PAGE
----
We rode the school bus with them to the field about 45 minutes away. The girls, the coach, and their equipment. They were all getting ready for the game. Except one of my favorite girl’s. She probably has ADHD. She lives her life a bit flaky. She forgot her shin guards, socks, and hockey stick. The coach wouldn’t let her borrow equipment. She couldn’t play, and the team was left with only one substitute.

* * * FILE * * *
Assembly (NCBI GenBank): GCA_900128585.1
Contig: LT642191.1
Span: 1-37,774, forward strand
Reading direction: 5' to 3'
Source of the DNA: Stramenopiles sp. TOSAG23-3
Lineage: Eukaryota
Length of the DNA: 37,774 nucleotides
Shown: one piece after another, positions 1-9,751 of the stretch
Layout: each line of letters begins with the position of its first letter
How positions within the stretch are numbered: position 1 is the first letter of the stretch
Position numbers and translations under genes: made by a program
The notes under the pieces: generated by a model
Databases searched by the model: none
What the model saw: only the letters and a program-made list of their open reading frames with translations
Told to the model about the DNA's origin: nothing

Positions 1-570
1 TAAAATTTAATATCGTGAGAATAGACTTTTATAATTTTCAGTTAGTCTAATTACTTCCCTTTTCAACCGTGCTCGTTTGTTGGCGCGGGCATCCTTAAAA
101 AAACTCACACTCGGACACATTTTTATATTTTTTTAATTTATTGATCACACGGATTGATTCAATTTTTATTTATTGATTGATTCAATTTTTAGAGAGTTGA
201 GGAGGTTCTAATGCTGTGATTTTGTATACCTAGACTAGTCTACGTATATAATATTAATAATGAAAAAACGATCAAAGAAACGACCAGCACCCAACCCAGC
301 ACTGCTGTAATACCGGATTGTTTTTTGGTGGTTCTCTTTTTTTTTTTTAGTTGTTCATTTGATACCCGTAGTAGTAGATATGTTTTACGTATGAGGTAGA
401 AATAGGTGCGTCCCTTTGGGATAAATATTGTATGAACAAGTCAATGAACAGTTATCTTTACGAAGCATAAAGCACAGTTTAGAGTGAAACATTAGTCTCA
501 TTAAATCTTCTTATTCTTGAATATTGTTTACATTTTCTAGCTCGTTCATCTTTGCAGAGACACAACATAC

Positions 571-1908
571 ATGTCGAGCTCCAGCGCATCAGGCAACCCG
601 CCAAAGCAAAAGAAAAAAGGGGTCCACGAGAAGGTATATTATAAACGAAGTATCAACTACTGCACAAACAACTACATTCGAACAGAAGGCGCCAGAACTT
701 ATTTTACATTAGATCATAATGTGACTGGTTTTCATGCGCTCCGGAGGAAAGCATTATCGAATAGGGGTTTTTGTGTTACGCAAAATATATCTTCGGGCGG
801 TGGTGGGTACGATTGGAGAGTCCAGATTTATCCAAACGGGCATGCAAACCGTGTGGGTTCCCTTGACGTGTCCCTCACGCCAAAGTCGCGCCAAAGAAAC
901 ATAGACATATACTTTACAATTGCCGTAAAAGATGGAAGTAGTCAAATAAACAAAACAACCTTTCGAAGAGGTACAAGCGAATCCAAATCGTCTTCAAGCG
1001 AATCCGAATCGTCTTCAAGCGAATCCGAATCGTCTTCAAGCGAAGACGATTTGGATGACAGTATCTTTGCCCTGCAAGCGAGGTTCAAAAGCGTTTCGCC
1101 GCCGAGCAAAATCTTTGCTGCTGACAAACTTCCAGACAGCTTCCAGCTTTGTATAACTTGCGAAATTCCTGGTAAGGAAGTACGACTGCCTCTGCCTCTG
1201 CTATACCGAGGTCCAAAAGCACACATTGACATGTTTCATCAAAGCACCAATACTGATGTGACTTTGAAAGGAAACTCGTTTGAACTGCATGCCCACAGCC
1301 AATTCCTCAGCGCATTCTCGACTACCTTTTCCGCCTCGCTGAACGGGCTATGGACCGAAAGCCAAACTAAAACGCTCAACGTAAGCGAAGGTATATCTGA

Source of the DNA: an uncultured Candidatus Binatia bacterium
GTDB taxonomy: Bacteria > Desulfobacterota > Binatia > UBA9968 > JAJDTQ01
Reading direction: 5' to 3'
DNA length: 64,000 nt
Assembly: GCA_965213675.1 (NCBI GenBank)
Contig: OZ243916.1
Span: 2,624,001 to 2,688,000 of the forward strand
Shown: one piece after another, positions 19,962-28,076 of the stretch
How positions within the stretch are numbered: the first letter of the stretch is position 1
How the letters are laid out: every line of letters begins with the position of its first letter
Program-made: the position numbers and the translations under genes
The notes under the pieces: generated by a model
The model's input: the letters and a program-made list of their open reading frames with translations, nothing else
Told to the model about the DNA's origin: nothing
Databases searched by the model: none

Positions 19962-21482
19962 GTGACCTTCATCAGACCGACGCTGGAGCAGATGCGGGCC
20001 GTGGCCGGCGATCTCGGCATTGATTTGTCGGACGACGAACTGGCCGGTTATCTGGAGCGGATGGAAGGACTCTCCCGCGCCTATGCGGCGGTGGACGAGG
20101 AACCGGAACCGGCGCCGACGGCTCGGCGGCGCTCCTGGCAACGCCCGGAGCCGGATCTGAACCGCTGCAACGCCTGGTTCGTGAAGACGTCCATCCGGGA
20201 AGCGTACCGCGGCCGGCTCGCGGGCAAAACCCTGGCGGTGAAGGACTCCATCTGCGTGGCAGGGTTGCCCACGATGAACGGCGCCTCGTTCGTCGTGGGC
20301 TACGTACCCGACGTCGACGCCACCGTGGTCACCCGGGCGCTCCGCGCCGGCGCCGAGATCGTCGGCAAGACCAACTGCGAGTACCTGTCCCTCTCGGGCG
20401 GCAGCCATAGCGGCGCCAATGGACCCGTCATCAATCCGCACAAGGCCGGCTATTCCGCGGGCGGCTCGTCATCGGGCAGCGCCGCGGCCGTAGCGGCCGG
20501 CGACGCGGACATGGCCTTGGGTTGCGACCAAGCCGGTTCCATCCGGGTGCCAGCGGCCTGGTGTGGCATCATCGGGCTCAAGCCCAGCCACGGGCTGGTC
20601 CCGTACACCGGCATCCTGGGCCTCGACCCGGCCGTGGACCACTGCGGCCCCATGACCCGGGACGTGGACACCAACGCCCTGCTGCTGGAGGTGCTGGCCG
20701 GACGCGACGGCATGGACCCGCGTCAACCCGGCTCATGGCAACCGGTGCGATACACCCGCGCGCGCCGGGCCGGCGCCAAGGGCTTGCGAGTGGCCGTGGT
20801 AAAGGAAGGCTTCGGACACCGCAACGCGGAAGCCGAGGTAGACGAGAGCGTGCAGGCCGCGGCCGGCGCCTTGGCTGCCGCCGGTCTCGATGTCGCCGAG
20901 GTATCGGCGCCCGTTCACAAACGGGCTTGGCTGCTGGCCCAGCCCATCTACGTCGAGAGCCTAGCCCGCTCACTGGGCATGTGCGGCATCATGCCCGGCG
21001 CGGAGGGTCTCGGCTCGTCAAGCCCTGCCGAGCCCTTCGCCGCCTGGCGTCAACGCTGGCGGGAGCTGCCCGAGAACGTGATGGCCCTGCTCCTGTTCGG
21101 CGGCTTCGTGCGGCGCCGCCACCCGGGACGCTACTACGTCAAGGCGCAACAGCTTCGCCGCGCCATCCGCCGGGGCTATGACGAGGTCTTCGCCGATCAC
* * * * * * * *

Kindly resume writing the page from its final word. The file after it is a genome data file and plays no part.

When we got to the field the other teams were there already. We, the visitors, were escorted to a fancy red and yellow striped tent that looked out over the field. It was the only shade on the entire field, a place for the VIP’s. As soon as we got there everyone wanted to be near us. We were placed on the couch in the center of the shelter. We had our pictures taken with what seemed to be each and every visitor and player in every possible combination. We were bombarded with questions. “Where are you from?” “Why are you here?” “Do you know my uncle in California?” It was not only the relatives in the tent who wanted to talk to us but the athletes as well. One pretty girl was pushed forward by her teammates because hers was the best English in the group. Still, all she could say was, “Where are you from?” She couldn’t understand the question, “How old are you?” It made me realize an advantage the kids at the ashram have practicing English with the visitors every day.